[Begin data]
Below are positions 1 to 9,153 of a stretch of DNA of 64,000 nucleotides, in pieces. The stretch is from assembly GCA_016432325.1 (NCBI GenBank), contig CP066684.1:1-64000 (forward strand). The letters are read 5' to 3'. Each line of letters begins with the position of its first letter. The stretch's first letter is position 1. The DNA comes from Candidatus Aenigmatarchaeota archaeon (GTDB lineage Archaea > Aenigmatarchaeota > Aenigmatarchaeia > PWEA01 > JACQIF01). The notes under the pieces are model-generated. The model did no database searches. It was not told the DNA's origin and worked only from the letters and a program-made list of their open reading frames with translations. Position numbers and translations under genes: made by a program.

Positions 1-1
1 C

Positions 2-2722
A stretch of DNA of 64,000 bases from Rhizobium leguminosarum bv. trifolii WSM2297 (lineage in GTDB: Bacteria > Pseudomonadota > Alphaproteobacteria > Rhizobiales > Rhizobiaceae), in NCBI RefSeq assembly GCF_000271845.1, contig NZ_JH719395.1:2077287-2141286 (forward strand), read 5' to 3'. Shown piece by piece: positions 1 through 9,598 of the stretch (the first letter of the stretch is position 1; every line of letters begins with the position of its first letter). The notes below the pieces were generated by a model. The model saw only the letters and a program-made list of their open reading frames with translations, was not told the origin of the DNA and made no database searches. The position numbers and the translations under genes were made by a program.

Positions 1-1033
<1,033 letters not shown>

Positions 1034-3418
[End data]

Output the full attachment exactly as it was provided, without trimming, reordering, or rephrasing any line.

Below are positions 1 to 9,153 of a stretch of DNA of 64,000 nucleotides, in pieces. The stretch is from assembly GCA_016432325.1 (NCBI GenBank), contig CP066684.1:1-64000 (forward strand). The letters are read 5' to 3'. Each line of letters begins with the position of its first letter. The stretch's first letter is position 1. The DNA comes from Candidatus Aenigmatarchaeota archaeon (GTDB lineage Archaea > Aenigmatarchaeota > Aenigmatarchaeia > PWEA01 > JACQIF01). The notes under the pieces are model-generated. The model did no database searches. It was not told the DNA's origin and worked only from the letters and a program-made list of their open reading frames with translations. Position numbers and translations under genes: made by a program.

Positions 1-1
1 C

Positions 2-2722
A stretch of DNA of 64,000 bases from Rhizobium leguminosarum bv. trifolii WSM2297 (lineage in GTDB: Bacteria > Pseudomonadota > Alphaproteobacteria > Rhizobiales > Rhizobiaceae), in NCBI RefSeq assembly GCF_000271845.1, contig NZ_JH719395.1:2077287-2141286 (forward strand), read 5' to 3'. Shown piece by piece: positions 1 through 9,598 of the stretch (the first letter of the stretch is position 1; every line of letters begins with the position of its first letter). The notes below the pieces were generated by a model. The model saw only the letters and a program-made list of their open reading frames with translations, was not told the origin of the DNA and made no database searches. The position numbers and the translations under genes were made by a program.

Positions 1-1033
<1,033 letters not shown>

Positions 1034-3418